Assistant Professor, Department of Philosophy and Religious Studies
If you are looking for Makmiller Pedroso, you will find him at the intersection of philosophy and science. An assistant professor in the Department of Philosophy and Religious Studies, Pedroso’s area of inquiry is the philosophy of science. Big questions. Elusive answers. “The philosophy of science looks at issues that currently lack a solid empirical basis. We are on the fringe of science.”
He studies conceptual issues of evolutionary biology and biological systematics. For example, why did single-celled organisms band together to create higher level multi-celled organisms? Humans tend to take for granted the collaboration of the tiny organic wonders that make us who we are.
But scientists and philosophers take nothing for granted. At the crossroads of these two disciplines, big questions loom down the road. In fall 2016, Pedroso will tackle a huge one in his special topics course, “What Makes Us Moral?” The course examines evolutionary explanations of the origins of moral behavior in humans. And right around the corner, in spring 2016, Pedroso will teach an intriguing seminar called “Sex, Death, and Outlaws.”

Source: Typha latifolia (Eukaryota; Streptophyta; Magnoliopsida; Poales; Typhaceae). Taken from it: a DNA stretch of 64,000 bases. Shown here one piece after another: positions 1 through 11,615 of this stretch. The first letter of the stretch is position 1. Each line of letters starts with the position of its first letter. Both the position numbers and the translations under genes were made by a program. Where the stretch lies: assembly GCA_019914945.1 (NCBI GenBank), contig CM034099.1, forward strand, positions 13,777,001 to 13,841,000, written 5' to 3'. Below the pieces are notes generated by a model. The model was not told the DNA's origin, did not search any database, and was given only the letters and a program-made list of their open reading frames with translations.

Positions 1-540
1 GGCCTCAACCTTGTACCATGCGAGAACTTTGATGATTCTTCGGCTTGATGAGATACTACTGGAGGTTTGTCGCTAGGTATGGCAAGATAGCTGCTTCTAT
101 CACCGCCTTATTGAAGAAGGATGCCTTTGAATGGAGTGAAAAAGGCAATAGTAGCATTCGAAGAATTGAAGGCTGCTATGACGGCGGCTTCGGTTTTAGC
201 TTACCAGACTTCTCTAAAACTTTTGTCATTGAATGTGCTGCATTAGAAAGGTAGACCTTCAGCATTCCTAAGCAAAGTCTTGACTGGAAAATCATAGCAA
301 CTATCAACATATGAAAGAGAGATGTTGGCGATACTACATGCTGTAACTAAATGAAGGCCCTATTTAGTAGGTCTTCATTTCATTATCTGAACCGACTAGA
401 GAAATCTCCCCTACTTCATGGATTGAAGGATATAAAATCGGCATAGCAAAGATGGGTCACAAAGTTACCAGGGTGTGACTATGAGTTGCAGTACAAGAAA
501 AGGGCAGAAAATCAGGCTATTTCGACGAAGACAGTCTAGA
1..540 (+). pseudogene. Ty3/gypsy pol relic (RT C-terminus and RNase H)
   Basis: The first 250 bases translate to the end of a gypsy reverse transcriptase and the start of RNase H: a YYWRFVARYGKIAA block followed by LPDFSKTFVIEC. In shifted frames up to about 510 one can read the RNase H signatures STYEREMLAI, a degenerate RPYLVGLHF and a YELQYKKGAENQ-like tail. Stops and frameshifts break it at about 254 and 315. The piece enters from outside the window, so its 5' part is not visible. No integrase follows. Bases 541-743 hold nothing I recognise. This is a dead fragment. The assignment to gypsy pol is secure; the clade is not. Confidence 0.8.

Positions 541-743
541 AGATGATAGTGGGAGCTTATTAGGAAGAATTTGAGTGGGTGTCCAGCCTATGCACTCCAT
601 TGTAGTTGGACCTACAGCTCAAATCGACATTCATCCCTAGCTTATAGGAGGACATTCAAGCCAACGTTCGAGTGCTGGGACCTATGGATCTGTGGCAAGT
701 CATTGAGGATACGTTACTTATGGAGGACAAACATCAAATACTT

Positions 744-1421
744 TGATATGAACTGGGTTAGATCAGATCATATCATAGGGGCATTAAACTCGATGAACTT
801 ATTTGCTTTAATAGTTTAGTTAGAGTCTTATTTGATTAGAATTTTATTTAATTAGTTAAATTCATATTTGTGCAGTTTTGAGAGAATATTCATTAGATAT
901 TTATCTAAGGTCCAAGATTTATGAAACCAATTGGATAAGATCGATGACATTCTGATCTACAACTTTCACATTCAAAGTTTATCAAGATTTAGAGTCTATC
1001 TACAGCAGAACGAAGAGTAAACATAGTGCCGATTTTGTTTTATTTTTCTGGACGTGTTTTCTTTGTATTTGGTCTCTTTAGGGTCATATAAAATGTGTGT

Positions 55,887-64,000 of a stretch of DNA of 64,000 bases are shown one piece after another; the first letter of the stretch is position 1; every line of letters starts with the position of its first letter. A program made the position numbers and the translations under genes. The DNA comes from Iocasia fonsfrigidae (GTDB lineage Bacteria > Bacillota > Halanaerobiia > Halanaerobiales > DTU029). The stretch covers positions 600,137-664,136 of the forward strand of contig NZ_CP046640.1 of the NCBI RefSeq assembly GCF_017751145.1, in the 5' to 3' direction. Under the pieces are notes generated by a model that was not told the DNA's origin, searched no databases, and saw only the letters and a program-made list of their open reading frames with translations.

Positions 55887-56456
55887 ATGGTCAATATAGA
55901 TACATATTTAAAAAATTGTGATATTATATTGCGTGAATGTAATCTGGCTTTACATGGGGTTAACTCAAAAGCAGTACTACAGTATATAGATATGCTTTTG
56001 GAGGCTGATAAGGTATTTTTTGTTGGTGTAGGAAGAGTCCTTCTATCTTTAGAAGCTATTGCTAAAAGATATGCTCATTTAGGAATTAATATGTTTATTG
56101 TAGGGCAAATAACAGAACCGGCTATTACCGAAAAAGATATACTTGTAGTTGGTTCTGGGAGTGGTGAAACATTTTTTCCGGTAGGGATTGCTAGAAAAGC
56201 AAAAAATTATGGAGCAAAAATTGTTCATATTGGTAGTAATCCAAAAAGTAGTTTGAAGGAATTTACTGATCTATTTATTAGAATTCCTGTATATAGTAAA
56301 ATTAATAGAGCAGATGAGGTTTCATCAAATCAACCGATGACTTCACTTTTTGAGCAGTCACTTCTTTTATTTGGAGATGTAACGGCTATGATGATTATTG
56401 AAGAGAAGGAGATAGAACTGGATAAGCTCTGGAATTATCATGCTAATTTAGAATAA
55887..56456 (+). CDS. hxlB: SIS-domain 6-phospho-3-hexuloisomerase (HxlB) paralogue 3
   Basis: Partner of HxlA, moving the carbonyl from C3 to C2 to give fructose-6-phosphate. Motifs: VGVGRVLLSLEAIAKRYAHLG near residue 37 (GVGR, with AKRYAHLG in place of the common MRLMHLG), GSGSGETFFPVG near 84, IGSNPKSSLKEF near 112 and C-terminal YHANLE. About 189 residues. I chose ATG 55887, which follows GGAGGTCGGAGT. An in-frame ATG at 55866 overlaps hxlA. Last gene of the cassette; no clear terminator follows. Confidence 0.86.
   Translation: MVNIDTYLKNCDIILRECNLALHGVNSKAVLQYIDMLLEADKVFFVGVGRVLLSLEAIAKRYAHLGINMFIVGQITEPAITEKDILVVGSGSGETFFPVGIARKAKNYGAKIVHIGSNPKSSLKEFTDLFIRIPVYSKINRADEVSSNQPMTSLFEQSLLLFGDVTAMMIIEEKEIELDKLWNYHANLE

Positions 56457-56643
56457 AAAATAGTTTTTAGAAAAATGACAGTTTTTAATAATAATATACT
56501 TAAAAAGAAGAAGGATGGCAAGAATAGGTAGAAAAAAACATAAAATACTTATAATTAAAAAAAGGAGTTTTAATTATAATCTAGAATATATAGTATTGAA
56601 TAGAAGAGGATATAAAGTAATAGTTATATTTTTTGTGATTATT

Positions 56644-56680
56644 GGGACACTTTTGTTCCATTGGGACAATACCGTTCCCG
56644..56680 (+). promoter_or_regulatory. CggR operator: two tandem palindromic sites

Pedroso also teaches a course in environmental ethics that examines human obligations to the non-human environment and how humans deal (or should deal) with shared resources. “There are many points of contact between ethics and science. I offer both sides of an argument. In my class, I present authors with opposing views. Students must learn to articulate and support their own positions.”
The Department of Philosophy and Religious Studies is small – a little like a friendly village. Pedroso and his colleagues are approachable and supportive. Students often find that philosophy professors are willing to impart career guidance along with academics. Here the path to success is paved with small favors as well as big questions.